Puppet plays to spotlight health causes

A workshop for government school teachers is being organised by Sri Aurobindo Society’s Svarnim as part of a project to train children in puppetry for health communication. Photo: Special Arrangement  

Children at government schools will soon be showcasing their own puppet plays to highlight health causes relevant to peer communities under an initiative supported by the Department of Science and Technology.

The project, led by Sri Aurobindo Society’s Svarnim Puducherry initiative, is being implemented at 10 government schools, in collaboration with the Directorate of School Education, Puducherry, with the support of the NCSTC Division of the Department of Science and Technology. “As top-down form of health communication can be monotonous for children, we thought we would replace passive learning with a participatory model that would be an entirely student-driven exercise,” said T.P. Raghunath, Svarnim Director.

The initiative, launched under Svarnim’s School Health Action Research Project (SHARP), looks at tapping into the simpler tools of traditional theatre with the aim of disseminating key health-related communication for action-oriented results among schoolchildren.

A one-day brainstorming session was held for nodal teachers drawn from the 10 government schools. The workshop would develop key information content. It would then be converted into live and fun-filled puppetry programmes by children themselves who will make their own puppets and create health communication skits at their schools and in neighbourhood-communities, which would result in a participatory people’s movement for better health awareness and hence preventive healthcare.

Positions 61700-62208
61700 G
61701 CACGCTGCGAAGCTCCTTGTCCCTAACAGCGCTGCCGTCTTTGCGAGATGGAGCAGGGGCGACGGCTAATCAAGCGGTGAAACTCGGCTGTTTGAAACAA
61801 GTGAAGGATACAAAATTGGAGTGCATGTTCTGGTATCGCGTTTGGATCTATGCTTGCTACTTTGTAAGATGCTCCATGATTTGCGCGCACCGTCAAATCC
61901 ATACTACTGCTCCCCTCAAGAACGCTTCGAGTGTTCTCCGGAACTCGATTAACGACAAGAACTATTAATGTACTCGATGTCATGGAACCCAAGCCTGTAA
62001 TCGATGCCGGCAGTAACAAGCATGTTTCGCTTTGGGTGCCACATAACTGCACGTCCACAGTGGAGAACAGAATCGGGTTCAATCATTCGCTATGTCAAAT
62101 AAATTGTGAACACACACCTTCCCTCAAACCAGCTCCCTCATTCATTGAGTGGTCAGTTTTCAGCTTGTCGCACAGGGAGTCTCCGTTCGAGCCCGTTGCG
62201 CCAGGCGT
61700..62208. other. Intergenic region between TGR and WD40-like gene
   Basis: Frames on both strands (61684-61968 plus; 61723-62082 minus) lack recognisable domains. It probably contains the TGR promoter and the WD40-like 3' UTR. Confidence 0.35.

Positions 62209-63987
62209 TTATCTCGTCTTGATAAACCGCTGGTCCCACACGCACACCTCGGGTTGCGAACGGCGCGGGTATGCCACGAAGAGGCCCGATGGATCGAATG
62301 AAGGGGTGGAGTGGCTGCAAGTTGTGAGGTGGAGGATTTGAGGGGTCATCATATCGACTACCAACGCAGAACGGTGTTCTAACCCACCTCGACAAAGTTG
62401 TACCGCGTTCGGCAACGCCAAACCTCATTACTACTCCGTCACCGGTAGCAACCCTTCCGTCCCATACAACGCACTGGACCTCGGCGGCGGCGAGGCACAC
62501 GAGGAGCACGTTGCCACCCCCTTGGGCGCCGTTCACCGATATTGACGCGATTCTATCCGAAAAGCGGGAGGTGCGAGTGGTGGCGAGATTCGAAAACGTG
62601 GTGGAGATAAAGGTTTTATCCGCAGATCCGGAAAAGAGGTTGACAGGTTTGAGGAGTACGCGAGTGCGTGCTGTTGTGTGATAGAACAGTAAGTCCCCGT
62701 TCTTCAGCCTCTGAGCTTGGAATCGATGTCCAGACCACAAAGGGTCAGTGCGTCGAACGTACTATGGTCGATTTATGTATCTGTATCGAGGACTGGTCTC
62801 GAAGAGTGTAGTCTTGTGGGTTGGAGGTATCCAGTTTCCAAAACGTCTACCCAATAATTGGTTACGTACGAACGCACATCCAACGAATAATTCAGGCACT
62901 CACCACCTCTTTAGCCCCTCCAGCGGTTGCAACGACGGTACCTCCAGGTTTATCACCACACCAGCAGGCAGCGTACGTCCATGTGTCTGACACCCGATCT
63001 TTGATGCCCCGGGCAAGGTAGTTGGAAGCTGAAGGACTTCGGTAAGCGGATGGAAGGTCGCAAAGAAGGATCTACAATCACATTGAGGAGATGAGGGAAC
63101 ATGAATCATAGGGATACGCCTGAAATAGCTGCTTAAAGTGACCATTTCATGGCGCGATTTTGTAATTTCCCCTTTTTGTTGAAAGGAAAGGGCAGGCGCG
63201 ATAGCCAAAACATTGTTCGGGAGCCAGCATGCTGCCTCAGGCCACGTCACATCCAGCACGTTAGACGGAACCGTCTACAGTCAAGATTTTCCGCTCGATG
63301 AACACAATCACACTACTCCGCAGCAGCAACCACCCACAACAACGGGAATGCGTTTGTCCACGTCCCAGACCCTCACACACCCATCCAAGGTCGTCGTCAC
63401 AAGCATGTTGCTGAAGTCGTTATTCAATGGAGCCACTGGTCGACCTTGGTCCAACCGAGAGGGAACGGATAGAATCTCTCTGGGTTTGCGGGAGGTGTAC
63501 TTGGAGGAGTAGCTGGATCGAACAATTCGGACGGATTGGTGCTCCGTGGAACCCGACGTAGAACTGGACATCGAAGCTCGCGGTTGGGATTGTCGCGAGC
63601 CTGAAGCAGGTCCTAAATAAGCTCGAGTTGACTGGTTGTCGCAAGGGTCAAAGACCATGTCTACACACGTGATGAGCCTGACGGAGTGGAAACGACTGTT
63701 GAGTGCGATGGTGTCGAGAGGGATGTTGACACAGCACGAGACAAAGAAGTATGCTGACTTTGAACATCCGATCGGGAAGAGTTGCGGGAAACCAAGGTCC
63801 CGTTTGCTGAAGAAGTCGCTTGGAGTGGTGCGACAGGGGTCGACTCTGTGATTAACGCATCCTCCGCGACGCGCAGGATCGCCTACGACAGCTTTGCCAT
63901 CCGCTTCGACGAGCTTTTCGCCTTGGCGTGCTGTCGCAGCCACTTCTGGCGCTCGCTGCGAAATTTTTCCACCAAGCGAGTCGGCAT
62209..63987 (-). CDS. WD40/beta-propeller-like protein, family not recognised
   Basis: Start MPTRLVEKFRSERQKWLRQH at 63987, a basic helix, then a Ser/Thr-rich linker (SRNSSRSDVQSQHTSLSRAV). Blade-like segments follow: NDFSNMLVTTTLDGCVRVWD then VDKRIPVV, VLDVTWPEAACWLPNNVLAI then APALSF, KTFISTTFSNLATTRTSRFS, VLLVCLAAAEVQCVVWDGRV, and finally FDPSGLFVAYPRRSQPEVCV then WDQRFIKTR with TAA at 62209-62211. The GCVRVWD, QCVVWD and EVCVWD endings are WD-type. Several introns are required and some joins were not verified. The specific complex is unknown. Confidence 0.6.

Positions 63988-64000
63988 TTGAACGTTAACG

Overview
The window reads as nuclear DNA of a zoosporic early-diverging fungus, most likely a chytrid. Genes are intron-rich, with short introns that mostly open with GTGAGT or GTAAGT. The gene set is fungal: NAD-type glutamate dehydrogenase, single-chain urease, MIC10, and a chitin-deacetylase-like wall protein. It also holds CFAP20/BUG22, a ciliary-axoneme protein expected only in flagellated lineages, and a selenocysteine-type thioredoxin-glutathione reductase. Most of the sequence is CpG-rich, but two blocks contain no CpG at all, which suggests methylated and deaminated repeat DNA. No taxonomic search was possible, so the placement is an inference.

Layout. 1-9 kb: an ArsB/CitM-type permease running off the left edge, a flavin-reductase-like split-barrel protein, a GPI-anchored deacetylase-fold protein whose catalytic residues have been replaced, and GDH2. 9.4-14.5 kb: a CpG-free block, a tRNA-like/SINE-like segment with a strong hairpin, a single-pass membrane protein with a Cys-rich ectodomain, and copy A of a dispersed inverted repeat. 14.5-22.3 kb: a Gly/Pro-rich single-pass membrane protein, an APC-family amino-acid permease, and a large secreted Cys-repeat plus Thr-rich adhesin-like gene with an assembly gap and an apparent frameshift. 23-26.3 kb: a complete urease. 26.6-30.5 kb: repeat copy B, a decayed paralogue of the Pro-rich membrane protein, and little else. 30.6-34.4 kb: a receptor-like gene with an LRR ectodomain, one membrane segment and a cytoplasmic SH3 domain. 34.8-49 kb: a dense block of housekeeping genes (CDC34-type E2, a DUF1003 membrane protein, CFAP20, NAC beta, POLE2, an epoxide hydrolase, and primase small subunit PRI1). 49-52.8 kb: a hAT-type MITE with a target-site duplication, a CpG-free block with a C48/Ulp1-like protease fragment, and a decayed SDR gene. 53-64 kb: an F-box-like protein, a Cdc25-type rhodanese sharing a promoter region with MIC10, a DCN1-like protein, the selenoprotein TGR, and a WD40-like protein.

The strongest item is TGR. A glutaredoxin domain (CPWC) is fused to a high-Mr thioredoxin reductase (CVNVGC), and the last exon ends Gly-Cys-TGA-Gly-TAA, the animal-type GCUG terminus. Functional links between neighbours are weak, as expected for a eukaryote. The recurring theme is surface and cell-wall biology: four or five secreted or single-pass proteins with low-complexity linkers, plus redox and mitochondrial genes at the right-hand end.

The workshop was led by R. Senthilkumar, Programme Coordinator, SHARP, Sri Aurobindo Society. About 20 teachers and health professionals are participating in the workshop which will lead to people’s health initiatives as a model for preventive healthcare.

“As soon as schools reopen some time in the second week of November, we are looking at the prospect of having a smaller workshop for children selected by teachers to outline the possibilities of puppet theatre. The programme is designed in such a way that teachers confine themselves to a catalyst role and leave the rest to the creativity and imagination of children. They will have the freedom to choose whether to make puppets from socks or recycled fabric, determine the storyline and cast the characters they want to convey their message through,” said Mr. Raghunath.

After school performances, the plays will be staged in communities. He pointed to the need for conceived health communication in adolescent groups as an SAS health survey sometime ago had flagged key concerns that included both dimensions of malnutrition — obesity and low BMIs — and hygiene issues.

The SAS expects to complete the pilot project by the year-end and get the children ready with the 15-20-minute puppet shows by the Pongal season. Based on the response, the SAS-Education Department collaboration is likely to roll out the project at more schools.

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Printable version | Dec 1, 2021 2:58:11 PM | https://www.thehindu.com/news/cities/puducherry/puppet-plays-to-spotlight-health-causes/article37116998.ece

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